LOCKHEED MARTIN RECEIVES CONTRACT TO MODERNIZE ALBANIAN AIR TRAFFIC CONTROL SYSTEM
WASHINGTON, DC, 01/09/2003 -- In its largest contract with an American firm and its first commercially financed project, the Albanian Directorate General of Civil Aviation (DGCA) has awarded Lockheed Martin a $32 million contract to modernize all components of the Albania National Airspace System. This major air traffic upgrade for the Balkan nation was launched today by the Honorable Dhimitraq Rafti, Deputy Minister of Transport and Telecommunications for Albania, and Jack Clemons, senior vice president, Strategic Programs, Lockheed Martin Air Traffic Management, at the Albanian Embassy here. This contract represents the first step in an exciting and very significant partnership between Lockheed Martin and the Albanian government. We look forward to working with the Government of Albania to help increase airspace capacity while continuing to maintain their solid record of air safety, said Clemons. Added Minister Rafti, We look forward to working with Lockheed Martin to modernize our airspace management and transfer skills and technology that will enable continuing progress.
The upgrades are needed to handle existing flight demand and anticipated future growth in air traffic. A rapid improvement is needed to service overflight air traffic increases associated with the 2004 Summer Olympics in Greece. This modernization is a welcome and important step in meeting Western standards for air traffic management, said Merita Xhafaj, Director General of Albania's DGCA. We are pleased to team with Lockheed Martin, a world leader in air traffic management systems, on this very important project that will help transform our region. This upgrade will help us control flights serving the Olympics and transform our air traffic operation into a regional air control center, she said.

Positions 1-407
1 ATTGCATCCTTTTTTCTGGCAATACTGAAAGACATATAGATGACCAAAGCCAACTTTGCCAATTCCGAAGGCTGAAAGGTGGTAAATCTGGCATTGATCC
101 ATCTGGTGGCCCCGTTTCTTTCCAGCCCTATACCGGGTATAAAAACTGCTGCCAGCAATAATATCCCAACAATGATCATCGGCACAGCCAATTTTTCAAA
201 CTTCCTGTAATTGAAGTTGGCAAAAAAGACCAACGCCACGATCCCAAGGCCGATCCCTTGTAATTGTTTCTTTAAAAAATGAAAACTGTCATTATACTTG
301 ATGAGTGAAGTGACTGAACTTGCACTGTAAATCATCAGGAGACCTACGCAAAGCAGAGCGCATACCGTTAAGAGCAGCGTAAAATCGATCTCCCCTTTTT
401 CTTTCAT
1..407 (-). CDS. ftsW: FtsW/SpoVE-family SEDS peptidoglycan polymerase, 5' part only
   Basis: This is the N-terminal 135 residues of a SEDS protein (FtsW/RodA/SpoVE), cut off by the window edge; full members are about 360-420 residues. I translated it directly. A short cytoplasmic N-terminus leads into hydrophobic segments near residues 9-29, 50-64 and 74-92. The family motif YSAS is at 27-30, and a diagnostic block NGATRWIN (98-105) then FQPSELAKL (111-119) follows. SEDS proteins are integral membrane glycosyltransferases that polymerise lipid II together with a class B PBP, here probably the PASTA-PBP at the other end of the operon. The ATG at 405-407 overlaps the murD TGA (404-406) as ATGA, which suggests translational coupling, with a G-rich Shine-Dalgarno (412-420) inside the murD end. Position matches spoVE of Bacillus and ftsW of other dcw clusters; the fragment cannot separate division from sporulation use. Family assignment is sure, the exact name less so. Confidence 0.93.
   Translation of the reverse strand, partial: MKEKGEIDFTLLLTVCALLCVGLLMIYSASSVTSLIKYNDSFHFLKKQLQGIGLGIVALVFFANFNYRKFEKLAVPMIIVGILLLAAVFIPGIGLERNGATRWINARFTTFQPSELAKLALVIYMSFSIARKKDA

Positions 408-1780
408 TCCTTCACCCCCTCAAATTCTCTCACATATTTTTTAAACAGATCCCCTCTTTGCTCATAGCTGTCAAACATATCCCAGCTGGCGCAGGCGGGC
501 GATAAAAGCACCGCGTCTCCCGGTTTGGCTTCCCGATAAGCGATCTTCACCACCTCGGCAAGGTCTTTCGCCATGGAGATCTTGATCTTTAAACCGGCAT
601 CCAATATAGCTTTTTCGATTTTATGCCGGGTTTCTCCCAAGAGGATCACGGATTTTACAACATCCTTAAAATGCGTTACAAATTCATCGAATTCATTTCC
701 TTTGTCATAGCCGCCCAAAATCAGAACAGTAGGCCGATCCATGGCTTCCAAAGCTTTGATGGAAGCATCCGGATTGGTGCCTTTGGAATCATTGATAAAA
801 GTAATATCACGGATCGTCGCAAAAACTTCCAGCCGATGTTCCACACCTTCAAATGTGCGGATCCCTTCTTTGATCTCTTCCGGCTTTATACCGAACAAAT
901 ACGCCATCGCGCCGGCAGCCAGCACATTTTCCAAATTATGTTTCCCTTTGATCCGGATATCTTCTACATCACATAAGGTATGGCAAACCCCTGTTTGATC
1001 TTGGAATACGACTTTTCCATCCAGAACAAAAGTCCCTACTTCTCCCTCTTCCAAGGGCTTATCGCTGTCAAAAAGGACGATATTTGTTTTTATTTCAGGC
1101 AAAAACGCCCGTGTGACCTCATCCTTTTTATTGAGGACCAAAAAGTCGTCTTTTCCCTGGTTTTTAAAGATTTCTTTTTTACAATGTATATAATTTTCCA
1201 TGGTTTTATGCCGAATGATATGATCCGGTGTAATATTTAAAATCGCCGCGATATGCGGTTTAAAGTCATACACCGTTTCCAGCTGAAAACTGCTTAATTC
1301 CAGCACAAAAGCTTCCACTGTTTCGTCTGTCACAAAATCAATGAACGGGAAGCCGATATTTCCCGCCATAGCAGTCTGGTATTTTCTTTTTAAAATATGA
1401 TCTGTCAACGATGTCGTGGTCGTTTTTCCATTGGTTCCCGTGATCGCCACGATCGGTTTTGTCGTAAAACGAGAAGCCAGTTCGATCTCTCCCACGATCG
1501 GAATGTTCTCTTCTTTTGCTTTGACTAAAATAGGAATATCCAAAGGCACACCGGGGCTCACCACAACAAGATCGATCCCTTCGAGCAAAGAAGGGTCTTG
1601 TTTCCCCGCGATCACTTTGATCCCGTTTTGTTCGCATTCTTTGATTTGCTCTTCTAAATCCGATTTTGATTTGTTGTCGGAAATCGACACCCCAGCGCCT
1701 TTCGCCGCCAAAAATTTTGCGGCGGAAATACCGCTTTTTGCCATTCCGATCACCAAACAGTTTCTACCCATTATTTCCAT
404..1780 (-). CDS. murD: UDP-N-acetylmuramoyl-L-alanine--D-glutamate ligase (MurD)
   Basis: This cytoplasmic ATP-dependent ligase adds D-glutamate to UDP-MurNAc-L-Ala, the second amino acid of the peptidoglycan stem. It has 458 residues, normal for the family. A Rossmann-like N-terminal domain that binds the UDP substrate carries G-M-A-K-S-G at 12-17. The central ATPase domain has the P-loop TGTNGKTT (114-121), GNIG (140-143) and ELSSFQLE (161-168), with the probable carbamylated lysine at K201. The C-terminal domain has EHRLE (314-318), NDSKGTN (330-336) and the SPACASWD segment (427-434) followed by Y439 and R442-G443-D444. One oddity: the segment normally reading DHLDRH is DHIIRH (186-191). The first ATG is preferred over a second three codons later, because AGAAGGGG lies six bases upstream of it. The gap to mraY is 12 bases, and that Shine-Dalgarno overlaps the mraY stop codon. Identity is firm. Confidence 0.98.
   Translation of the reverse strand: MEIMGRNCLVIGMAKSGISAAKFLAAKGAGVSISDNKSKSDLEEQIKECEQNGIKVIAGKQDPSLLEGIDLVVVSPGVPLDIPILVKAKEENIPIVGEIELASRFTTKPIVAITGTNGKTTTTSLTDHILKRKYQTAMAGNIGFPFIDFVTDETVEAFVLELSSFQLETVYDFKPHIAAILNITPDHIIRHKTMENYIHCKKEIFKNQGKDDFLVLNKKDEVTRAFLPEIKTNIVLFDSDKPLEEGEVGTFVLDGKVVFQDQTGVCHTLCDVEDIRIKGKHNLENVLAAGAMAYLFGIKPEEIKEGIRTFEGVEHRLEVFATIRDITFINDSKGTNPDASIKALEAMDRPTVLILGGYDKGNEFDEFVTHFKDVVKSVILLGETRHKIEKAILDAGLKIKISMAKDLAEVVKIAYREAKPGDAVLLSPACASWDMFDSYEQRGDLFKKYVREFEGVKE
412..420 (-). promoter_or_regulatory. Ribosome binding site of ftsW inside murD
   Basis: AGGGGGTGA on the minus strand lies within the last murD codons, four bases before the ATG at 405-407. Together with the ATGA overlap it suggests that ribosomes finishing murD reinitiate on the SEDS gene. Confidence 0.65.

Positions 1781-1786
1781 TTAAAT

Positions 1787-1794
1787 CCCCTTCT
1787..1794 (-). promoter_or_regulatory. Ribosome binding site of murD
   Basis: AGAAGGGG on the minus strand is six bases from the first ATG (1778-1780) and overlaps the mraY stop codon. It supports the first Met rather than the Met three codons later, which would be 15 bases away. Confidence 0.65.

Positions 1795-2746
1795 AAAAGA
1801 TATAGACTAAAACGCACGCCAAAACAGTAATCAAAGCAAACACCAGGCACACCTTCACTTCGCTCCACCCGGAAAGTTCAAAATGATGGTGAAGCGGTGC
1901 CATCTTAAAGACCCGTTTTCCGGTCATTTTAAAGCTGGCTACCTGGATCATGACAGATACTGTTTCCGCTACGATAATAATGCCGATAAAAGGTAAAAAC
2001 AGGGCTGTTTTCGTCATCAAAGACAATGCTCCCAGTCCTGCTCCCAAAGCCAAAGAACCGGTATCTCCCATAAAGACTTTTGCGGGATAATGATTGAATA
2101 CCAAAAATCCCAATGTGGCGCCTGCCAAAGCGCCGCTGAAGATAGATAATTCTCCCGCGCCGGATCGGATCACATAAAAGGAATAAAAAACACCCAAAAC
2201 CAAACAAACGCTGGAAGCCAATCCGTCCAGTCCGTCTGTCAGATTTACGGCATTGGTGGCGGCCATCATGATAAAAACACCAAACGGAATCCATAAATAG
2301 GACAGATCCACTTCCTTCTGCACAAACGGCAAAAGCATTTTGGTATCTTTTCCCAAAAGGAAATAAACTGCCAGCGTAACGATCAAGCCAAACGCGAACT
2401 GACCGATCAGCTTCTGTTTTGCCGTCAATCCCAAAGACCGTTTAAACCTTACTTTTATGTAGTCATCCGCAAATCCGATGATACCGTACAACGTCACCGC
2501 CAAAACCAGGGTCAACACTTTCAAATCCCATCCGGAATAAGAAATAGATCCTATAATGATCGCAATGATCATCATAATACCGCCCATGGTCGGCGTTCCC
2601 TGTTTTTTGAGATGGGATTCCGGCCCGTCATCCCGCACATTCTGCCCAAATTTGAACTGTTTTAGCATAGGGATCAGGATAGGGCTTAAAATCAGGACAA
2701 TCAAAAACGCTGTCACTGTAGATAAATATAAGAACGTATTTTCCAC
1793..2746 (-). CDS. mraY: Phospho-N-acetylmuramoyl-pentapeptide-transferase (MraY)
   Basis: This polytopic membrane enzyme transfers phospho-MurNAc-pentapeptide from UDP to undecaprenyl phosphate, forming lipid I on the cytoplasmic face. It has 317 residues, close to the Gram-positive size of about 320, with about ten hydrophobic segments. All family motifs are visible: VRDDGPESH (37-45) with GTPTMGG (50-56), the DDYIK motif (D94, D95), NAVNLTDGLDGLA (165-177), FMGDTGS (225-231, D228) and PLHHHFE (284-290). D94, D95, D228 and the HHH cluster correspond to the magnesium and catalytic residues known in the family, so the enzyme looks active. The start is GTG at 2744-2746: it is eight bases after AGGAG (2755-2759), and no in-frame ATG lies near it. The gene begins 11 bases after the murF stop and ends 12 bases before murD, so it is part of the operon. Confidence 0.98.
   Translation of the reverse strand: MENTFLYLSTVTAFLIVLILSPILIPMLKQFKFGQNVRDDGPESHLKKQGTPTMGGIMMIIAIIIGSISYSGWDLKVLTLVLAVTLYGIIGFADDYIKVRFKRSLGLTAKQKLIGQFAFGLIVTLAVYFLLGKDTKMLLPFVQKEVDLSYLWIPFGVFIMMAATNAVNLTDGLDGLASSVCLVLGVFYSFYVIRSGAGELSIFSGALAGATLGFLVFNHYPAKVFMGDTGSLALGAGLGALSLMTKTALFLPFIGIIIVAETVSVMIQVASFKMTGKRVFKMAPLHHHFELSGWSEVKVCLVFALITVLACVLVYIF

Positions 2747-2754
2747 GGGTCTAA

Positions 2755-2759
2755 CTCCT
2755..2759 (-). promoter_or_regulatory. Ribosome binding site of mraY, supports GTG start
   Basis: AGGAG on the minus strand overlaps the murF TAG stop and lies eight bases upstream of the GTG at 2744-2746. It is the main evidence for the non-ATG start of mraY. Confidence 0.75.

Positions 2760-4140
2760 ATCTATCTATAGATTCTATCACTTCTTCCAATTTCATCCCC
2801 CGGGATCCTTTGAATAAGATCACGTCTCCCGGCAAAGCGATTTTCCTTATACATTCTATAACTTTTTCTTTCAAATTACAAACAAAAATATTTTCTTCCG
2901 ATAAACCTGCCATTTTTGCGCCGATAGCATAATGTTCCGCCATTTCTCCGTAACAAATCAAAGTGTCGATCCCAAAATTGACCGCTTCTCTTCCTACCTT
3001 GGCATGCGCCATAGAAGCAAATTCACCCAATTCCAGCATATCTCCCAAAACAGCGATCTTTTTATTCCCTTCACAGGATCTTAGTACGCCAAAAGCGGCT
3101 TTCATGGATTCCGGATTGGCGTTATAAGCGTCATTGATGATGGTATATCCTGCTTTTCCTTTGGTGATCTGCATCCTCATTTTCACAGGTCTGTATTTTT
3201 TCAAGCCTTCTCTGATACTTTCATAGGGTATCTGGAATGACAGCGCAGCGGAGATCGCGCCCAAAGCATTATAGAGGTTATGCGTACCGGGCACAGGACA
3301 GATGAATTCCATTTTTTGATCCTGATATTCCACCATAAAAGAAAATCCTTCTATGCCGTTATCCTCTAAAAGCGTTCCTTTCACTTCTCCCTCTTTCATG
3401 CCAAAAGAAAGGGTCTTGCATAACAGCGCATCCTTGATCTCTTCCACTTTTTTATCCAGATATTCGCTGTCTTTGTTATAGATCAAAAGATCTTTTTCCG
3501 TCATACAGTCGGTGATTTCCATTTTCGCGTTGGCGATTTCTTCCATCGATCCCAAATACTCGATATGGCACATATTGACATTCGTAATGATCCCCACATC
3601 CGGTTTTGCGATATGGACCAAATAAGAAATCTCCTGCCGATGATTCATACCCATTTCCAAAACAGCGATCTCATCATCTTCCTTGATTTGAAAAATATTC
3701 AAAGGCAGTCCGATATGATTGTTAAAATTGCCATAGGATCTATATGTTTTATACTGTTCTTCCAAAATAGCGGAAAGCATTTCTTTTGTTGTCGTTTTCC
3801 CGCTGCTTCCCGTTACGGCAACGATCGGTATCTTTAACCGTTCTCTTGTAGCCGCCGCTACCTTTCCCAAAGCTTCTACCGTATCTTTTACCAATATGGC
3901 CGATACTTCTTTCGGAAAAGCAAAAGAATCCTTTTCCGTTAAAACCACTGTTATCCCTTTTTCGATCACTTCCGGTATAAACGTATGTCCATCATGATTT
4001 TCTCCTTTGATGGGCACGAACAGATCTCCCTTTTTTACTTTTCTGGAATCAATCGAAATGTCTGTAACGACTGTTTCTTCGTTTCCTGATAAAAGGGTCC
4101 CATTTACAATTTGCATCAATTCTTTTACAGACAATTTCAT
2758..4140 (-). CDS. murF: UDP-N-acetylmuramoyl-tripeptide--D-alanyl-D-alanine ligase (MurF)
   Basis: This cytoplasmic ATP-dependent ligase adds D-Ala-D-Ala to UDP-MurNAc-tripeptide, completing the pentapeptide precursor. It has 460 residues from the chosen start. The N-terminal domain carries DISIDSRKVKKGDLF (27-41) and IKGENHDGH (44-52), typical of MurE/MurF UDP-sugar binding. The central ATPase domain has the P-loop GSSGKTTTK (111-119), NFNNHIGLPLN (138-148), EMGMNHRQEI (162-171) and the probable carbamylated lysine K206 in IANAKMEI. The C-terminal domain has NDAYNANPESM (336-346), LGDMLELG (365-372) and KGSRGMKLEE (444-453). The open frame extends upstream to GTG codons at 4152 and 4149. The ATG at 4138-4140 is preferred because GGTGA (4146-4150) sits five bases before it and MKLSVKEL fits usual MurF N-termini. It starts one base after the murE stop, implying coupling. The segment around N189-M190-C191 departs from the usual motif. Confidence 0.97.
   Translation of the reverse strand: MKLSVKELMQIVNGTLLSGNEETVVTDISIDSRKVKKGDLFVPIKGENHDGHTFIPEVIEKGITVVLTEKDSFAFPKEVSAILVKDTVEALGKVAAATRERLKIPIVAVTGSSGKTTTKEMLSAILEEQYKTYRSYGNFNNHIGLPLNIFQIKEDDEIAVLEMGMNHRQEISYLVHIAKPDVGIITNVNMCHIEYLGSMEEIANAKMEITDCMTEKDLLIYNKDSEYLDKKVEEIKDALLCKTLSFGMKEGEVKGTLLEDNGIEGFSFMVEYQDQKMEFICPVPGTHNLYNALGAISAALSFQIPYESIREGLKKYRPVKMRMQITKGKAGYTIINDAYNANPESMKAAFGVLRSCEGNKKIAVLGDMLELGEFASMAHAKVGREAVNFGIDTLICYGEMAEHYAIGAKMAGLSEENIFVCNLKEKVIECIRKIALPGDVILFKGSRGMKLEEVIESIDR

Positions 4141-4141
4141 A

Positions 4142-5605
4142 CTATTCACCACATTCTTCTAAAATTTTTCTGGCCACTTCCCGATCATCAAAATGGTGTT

The project is the first of its kind in Albania to be commercially financed, according to the U.S. Embassy in Albania. It is anticipated this project will encourage other international commercial investment in Albania, said James Jeffrey, the U.S. Ambassador to Albania.
Lockheed Martin is most welcome to Albania, said Fatos Tarifa, the Albanian Ambassador to the U.S. The time is right and we hope this important project will soon be followed by other commercially financed U.S. projects and U.S. direct investments.
The first phase of the four-year contract will establish an initial radar control capability for the 2004 Olympic Games. Other tasks include new radar, navigation and communications equipment that would link the air traffic system to other airports in the region, construction of a new airport tower and air traffic control center, and the training of Albanian controllers and technicians. Lockheed Martin will provide its SkyLine system for automated air traffic management. Lockheed Martin will also assist the DGCA to obtain commercial financing for the project, said Clemons.
Lockheed Martin's SkyLine system is a single air traffic management system for en route and area-terminal-tower air traffic applications. It provides proven radar data processing with multi-sensor tracking and state-of-the-art advanced flight data processing. SkyLine systems are operating in Scotland, China, Korea, and Argentina, and the system is installed and being customized for New Zealand. Short-term conflict alert systems in Germany are based on SkyLine's air traffic control applications.
Lockheed Martin Air Traffic Management has four decades experience in delivering advanced air traffic management solutions to customers worldwide, and focuses on systems integration, engineering design, development, test, delivery and support of Communications, Navigation, Surveillance (CNS/ATM) systems. With its solid record of on-schedule, on-budget performance, the company has earned the prestigious Air Traffic Control Association's Industry Award in four of the last six years. A registered ISO 9001 company, Air Traffic Management employs approximately 1,300 people at major facilities in Rockville, Atlantic City, N.J., Eagan, Minn., and Southampton, England.